2014 Honorable Mentions:
- Big Eyes
- What If
- Begin Again
- How to Train Your Dragon 2
- 22 Jump Street
- Edge of Tomorrow
- Guardians of the Galaxy
- American Sniper
- The Imitation Game
Now, onto the main list
2014 Honorable Mentions:
Now, onto the main list
Miles Teller plays Andrew in “Whiplash,” a young college student with aspirations of being a highly successful musician, more specifically, a great drummer. Opportunity eventually comes knocking when he is brought into a skilled jazz band taught by a man named Fletcher (Simmons).
Andrew soon finds out, though, that Fletcher is one of the toughest instructors he has ever gone up against and it will take all of his will power and talent to meet the massive expectations placed upon him as a member of the band.
Richard Glatzer and Wash Westmoreland
Alice Howland (Moore) is a college professor who has just turned 50 and appears completely fine and healthy. Away from her career, she lives in a nice home and has a great family life. Her entire life begins to change, though, when she starts having small lapses in her memory.
After visiting a neurologist on a few occasions, she is diagnosed with early onset Alzheimer’s Disease. From there, the film explores her struggle with the disease and the effect it has on her family.
The way this film was made was revolutionary, but I doubt many other filmmakers will jump on the bandwagon.
Richard Linklater, who has previously directed the films “Before Sunrise,” “Before Sunset,” “Before Midnight” and the hilarious comedy, “Bernie,” took on a tremendous task with “Boyhood.” Instead of setting up a certain period of time to complete filming over a year or two, Linklater decided to shoot the movie over a 12-year period.
The 12-year story shown in the movie is perfectly summed up by its title. “Boyhood” follows the adolescence of a boy named Mason, played by Ellar Coltrane, as he goes through life from ages 5-18.
After a few stumbles like “Jersey Boys” and “Hereafter,” Clint Eastwood has once again found his directing groove with “American Sniper.”
Real life Navy SEAL Sniper Chris Kyle’s life is explored in the film, which mainly focuses on Kyle’s four tours of service in the military during the Iraq War. While the movie gives a full look at what Kyle experiences in battle, there is also a view of how it affects him when he goes home.
The movie transitions back and forth between Kyle’s life overseas and how it affects him when he returns to his family in the states and has to deal with post traumatic stress disorder.
Before anyone asks, no, I did not have the, um… pleasure of seeing “The Legend of Hercules,” but this Dwayne Johnson version didn’t have much to offer either. Nothing was memorable and while being over the top, the movie wasn’t very fun.
On top of the film’s story being predictable, the battle scenes came off as boring and uninteresting. The worst part is that the movie throws away an interesting premise. The film tries to explore what it would be like if Hercules wasn’t really a demigod, but does it the wrong way.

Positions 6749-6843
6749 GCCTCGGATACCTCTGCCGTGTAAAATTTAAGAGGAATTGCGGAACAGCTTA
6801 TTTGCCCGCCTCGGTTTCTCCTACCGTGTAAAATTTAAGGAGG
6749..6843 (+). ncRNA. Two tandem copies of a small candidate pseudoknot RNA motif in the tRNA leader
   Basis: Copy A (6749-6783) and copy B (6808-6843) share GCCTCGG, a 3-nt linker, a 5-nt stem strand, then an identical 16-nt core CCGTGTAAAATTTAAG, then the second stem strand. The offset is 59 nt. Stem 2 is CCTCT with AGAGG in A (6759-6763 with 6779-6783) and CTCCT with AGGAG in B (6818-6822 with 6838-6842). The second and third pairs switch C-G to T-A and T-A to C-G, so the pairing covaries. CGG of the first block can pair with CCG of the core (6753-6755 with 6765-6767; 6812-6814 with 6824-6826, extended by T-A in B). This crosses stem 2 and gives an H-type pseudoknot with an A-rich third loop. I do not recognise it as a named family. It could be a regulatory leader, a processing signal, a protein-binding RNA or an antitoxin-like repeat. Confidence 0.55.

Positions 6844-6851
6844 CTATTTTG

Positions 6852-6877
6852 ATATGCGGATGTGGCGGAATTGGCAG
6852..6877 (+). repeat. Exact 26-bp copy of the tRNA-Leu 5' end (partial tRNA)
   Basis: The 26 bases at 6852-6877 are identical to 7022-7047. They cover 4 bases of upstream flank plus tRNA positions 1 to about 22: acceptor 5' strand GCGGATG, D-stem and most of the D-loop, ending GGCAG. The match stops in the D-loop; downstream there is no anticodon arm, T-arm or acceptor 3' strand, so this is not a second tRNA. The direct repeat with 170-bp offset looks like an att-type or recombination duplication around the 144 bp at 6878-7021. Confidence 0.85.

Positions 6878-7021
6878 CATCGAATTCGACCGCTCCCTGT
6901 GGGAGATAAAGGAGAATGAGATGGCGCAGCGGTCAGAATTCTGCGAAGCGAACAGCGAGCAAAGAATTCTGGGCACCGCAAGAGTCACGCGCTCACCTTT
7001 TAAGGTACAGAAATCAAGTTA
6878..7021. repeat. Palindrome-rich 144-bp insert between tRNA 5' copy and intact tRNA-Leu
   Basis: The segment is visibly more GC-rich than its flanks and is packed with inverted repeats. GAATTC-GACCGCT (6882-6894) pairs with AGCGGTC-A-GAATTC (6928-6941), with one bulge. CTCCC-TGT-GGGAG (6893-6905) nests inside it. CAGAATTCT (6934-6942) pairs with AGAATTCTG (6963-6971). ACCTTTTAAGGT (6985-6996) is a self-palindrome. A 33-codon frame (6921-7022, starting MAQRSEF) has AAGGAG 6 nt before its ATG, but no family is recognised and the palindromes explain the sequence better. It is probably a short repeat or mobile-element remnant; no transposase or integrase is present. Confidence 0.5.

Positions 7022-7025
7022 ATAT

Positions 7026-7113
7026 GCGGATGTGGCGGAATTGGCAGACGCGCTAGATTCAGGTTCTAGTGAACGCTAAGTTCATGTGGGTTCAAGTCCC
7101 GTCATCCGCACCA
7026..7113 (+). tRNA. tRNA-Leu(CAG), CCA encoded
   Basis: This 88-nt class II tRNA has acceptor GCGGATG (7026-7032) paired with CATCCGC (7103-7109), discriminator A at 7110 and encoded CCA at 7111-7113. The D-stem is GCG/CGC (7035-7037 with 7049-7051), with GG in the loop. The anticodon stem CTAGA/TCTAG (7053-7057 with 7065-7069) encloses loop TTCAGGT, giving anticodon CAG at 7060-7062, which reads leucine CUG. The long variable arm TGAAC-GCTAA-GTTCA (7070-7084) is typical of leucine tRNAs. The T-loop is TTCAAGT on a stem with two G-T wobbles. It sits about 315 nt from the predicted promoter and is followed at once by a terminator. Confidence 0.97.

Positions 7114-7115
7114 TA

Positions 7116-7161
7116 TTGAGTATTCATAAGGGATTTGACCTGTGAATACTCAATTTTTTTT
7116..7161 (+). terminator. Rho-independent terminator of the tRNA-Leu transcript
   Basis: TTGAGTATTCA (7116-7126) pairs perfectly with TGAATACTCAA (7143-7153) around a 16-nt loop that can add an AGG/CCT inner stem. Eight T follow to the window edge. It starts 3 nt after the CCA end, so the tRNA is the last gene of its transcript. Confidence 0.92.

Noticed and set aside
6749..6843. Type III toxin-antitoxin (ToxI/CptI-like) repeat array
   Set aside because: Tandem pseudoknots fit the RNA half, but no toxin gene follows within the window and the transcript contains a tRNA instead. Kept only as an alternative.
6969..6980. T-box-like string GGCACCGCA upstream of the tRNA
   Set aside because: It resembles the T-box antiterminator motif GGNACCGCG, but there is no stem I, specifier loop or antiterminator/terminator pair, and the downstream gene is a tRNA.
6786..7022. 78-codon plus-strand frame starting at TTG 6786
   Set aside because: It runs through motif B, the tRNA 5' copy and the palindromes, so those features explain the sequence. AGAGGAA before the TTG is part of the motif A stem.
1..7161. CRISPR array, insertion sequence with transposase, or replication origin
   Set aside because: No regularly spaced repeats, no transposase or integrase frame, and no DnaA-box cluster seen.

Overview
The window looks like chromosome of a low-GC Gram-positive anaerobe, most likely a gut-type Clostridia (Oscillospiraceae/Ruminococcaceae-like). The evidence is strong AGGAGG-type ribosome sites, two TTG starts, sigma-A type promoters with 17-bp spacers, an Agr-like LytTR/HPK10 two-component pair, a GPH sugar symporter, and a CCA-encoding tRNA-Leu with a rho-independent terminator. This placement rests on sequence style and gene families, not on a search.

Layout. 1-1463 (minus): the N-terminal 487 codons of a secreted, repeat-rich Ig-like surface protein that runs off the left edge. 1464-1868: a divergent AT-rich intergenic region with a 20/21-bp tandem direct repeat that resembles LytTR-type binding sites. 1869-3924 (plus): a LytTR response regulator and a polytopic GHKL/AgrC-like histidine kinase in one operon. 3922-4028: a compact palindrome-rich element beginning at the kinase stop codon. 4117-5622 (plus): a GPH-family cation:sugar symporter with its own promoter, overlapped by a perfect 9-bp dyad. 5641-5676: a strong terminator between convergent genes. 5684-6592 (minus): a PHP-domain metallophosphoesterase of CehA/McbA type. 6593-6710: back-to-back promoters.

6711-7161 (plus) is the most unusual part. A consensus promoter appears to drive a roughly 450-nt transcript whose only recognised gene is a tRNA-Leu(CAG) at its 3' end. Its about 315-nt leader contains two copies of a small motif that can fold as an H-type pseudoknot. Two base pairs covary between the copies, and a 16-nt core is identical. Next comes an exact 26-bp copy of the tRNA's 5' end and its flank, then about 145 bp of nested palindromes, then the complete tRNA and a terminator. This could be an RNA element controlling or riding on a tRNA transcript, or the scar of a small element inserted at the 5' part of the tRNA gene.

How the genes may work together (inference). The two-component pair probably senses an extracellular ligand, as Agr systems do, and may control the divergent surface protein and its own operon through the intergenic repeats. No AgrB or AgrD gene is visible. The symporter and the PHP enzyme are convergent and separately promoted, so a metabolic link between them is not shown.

This premise could have been clever if it had followed how Hercules and his crew built up this fake legend. Unfortunately, all we have is a lame villain, a poor plot twist and a movie that isn’t worth seeing ever again.
Based on a Broadway musical of the same name, “Into the Woods” is a crossover of sorts which features characters from the stories of Cinderella (Kendrick), Jack (Huttlestone) and the Beanstalk, Little Red Riding Hood (Crawford) and Repunzel (Mackenzie Mauzy). The stories are all brought together by a couple, the Baker (Corden) and the Baker’s Wife (Blunt), who are trying to lift a curse that was set on them by the local Witch (Streep).
To do so, the couple needs to collect items from all of the famous fairy tales. The film tells the story from multiple angles and much of the plot is told through song.
Tim Burton’s latest outing as a director is a bit different this time around. Instead of being a movie with fantasy elements, Burton’s “Big Eyes” closely follows the true story of Margaret Keane (Adams), an artist whose work was wrongly credited to her husband Walter Keane (Waltz).
The movie shows how the two met, how the false credit was created and how Walter took advantage of it for financial gain. The movie also shows how Margaret eventually took a stand for her own art work.
Alejandro Gonzalez Inarritu
“Birdman” was once a famous box-office powerhouse at the movie theaters but lately has fallen out of the public’s eyes in this new film from director Alejandro Gonzalez Inarritu.
The man who played the superhero Birdman, Riggan (Keaton) has fallen out of the eyes of many, too, as he hasn’t made a hit movie in years. To get himself back on top he decides to direct and star in a play in New York City. Problems arise, though, as he has to deal with his daughter Sam (Stone) who has just gotten out of rehab and an actor (Norton) who does things his way or the highway.
Birdman is a film that has a lot of depth in both its story and characters, and both subjects are thoroughly explored. What makes the film great is that not only are the various characters and their subplots interesting, they also make statements on a number of topics.
“Unbroken” tells the true life story of World War II veteran and Olympic athlete Louis Zamperini (O’Connell). Following his competing at the 1936 Olympics, Zamperini joined the war effort and served as part of a bomber crew. On one of the missions Zamperini’s plane fails and only he and two other members of the crew survive. The three are left to survive in the vast Pacific ocean for weeks upon weeks until they are spotted by the Japanese armed forces.
The film then shows Zamperini’s time in a prisoner of war camp in Japan, where he comes into contact with a strict, brutal guard nicknamed “The Bird” (Ishihara).